Superfood Spotlight – Tomatoes

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It’s the dead heat of Summer here in the South, and while that brings some great beach days, less structured child routines, and wind-whipping boat rides in the river, one of my favorite Summer perks is fresh garden fruits and vegetables (even if they’re not from my garden).  Our Superfood spotlight today is one of my absolute favorite vegetables, which is botanically a fruit, the tomato.   According to the USDA the tomato was deemed a vegetable in 1893 to protect the U.S. tomato growers from rising vegetables imports so they made vegetables subject to import tariffs, but fruits were not.  Thus, the tomato fruit became a vegetable.

So, why is the tomato considered a Superfood?  The tomato contains 19 vitamins & minerals (see graphic below), including up to 41% of the daily recommended amount of vitamin C in just 1 cup of raw tomatoes.  It is also low in sodium and calories.  But, what puts the Super in Superfood for the tomato goes far beyond its vitamins, minerals, fiber, and protein, and takes us to its phytonutrients.  Phytonutrients (plant nutrients) are not the ones that our lives literally depend on, i.e. protein, vitamins, minerals, fats, but they are the ones that help our bodies’ to function optimally and to prevent disease and destruction.  Unlike vitamins and minerals, phytonutrients were not discovered or studied until the 1990’s.  We are just beginning to unlock the potential and productivity of these natural wonder-nutrients.  The key phytonutrients in tomatoes provide a very broad range of extremely powerful anti-oxidants that are paramount to wellness.

Most of us have heard that tomatoes are rich in lycopene, which is one of a group of pigments called carotenoids, and one of the anti-oxidant powerhouse members.  These pigments are usually red, orange, or yellow, but are also found in some green leafy vegetables.  The Mayo Clinic reports that many studies correlate findings in which high blood levels of lycopene decrease the incidence of cancer, cardiovascular disease, and macular degeneration.  Lycopene is not the only carotenoid contained in tomatoes, in fact, it has at least 4 additionals: alpha and beta carotene, lutein, and zeaxanthin.  All 4 of these carotenoids are powerful anti-oxidants (think anti-aging & anti-cancer), protect our cells from free-radical damage, enhance immune function, increase cell to cell communication (vital for healthy cell function and growth), and also play a vital but yet unexplained role in reproduction.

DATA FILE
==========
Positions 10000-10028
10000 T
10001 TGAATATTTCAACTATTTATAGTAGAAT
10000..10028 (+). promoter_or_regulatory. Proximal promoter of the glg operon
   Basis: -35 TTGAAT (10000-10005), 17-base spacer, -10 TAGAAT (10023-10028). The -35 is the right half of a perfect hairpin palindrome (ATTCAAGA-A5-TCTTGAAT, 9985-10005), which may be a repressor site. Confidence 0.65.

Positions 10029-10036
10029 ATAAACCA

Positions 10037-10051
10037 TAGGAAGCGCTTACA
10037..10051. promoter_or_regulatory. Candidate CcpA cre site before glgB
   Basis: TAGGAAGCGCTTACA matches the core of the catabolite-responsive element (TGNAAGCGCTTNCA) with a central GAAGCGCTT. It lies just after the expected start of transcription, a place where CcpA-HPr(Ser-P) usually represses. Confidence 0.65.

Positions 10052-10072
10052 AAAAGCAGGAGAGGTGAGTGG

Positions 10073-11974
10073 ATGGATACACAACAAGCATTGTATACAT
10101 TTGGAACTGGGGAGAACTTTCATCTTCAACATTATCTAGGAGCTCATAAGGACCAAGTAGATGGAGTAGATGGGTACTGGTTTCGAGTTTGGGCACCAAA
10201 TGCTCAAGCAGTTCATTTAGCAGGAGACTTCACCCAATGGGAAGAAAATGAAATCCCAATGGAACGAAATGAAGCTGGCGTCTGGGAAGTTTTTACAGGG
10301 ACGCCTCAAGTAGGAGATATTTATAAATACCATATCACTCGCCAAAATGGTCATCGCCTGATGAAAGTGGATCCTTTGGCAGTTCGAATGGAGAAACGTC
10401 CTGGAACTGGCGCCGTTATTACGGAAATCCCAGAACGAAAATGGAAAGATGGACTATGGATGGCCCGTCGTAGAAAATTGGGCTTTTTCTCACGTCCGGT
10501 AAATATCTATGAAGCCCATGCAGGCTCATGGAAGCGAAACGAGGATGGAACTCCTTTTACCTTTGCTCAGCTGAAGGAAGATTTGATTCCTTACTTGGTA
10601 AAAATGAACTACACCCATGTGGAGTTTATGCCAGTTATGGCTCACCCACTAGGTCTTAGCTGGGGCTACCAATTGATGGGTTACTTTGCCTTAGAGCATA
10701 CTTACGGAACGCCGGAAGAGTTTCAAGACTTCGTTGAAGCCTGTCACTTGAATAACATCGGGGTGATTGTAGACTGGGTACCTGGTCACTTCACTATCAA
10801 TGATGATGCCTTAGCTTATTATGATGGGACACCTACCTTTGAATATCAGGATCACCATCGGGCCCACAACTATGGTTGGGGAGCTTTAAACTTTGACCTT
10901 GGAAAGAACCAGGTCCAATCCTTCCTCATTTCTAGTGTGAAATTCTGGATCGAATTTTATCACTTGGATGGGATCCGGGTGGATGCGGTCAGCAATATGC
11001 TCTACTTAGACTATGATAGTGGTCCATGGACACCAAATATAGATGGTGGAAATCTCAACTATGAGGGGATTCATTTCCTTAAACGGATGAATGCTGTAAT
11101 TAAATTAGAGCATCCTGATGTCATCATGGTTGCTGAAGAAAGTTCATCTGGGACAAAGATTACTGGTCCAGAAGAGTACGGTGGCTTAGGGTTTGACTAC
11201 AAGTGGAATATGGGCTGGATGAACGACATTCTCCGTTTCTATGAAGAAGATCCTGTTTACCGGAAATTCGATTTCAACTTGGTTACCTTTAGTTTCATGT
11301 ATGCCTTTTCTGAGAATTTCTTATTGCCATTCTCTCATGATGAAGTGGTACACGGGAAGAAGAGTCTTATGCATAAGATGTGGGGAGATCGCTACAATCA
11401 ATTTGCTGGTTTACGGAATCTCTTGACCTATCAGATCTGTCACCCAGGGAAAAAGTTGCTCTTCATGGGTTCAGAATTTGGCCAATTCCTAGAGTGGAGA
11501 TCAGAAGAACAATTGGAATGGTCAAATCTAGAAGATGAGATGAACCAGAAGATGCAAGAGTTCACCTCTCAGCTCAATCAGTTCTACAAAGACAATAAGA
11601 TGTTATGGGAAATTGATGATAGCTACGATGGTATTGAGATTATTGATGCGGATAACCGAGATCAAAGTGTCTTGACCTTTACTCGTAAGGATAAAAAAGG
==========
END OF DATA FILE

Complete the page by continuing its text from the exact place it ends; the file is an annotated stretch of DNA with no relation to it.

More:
Tomatoes also contain another group of pigments known as flavonoids (specifically, naringenin, chalconaringenin, rutin, kaempferol, and quercetin).  The tomato’s flavonoids have been found to have a positive effect on weight balance and perhaps even prevent obesity, in addition to protecting the liver, preventing DNA damage from free radicals,  are powerful anti-oxidants, and anti-inflammatory agents.

Tomatoes also contain hydroxycinnamic acids (caffeic, ferulic, and coumaric), which are non-flavonoids phytonutrients.  These incredible natural acids have been scientifically shown to block the harmful chemical compounds (N-nitroso) which are part of the cancer causing process.

Another phytonutrient in tomatoes belongs to the saponin category and has been shown in human studies to inhibit the accumulation of cholesterol and to reduce the blood levels of cholesterol, triglycerides, and LDL (the “bad” lipid).

Overall, the tomato easily makes the Superfood list, and has been linked specifically to reducing the risk of prostate cancer, breast, digestive, cervical, bladder, and lung cancers.  The tomato succeeds by interfering with a cancer cells’ ability to grow and reproduce, as well as stimulating our bodies’ ability to defend itself against cancer and other diseases.  The tomato’s powerful antioxidants block free radical damage which makes them great anti-aging & anti-inflammatory agents in addition to their ability to protect and preserve against heart disease.

So which tomatoes are best? Tomatoes are one of the few fruits or vegetables which has an increased amount of nutrients when it is cooked.  Tomato sauce has 2 to 8 times the amount of available lycopene as raw tomatoes, and it is in a form that is more readily absorbed by your body.  And generally the smaller the tomato, the greater the antioxidant punch.  This is true of most fruits because much of the antioxidants are contained in the skin, so the greater proportion of skin to flesh, the higher the amount of antioxidants.  So grab a beefsteak, whip up some marinara sauce, or snack on the sweet grape or cherry tomatoes today!

Tomato-Nutrients       Tomato-Benefits

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